In yesterday’s election, both were good candidates and solid retail politicians. They were both getting out to meet the public at events. Both had outside groups running ads for them on TV. I got flyers from both candidates almost every day for the last week. So it was pretty equal campaign in terms of getting their message out.

I personally subscribe to the “peace and prosperity” theory of politics. That is, voters won’t make big changes to the status quo provided the economy is doing well and we are not at war.

The way I see it, the economy is strong and Trump has been restrained in his use of military power. So I had believed that the GOP would probably lose several seats, but they’d end up holding the House and probably picking up a couple of seats in the Senate in Congress this November. But Democrats don’t seem to care about the peace and prosperity. They are energized.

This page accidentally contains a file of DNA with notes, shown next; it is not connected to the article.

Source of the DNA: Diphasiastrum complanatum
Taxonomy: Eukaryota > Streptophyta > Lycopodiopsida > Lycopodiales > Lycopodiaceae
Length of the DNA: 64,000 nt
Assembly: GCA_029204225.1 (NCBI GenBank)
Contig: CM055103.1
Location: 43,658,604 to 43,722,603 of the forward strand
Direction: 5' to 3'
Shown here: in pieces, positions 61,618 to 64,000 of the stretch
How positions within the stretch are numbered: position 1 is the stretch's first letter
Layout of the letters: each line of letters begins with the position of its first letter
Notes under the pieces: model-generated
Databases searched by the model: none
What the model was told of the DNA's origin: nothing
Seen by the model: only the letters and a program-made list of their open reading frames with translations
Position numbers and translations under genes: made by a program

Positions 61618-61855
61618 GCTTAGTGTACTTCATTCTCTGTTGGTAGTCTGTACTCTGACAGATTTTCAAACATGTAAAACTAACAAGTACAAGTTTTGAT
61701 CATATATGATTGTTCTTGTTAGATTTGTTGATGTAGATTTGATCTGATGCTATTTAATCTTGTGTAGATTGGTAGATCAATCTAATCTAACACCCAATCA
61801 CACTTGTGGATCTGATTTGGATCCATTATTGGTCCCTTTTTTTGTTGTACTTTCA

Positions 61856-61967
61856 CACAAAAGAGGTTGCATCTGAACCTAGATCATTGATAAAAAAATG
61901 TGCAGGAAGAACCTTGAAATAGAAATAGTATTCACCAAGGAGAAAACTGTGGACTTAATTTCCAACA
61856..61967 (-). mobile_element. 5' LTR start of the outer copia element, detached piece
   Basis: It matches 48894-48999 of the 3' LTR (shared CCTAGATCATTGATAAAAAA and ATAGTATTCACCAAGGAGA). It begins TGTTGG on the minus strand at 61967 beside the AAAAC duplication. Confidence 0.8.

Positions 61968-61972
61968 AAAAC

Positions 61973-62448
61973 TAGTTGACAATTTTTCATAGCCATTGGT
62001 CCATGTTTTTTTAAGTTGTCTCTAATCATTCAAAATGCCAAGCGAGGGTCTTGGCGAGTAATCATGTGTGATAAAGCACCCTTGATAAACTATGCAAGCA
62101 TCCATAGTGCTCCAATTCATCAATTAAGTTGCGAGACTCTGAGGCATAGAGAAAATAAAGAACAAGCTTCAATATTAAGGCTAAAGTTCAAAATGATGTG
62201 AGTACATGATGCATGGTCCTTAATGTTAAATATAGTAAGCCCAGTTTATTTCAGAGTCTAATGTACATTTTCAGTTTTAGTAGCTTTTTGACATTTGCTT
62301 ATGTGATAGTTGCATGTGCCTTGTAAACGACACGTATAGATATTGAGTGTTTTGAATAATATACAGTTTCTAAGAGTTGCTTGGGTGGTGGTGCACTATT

One large caveat to keep in mind. The local media have saturated the news about former Governor Greitens scandals almost from the time he was inaugurated. We’re all sick of it and glad it’s over. But swing voters in this swing district may have used the election to express their anger about that scandal.

However, Scott Walker has been sounding the alarm in Wisconsin, so while I’m sure Greiten’s problems were a factor, I doubt they were the deciding factor last night.

At any rate, national Republicans and Republican voters are on notice. The GOP better figure out a way to get their voters as energized as the Democrats are. The Dems don’t care about the peace and prosperity that’s been delivered. They only seem to care about power. They want power.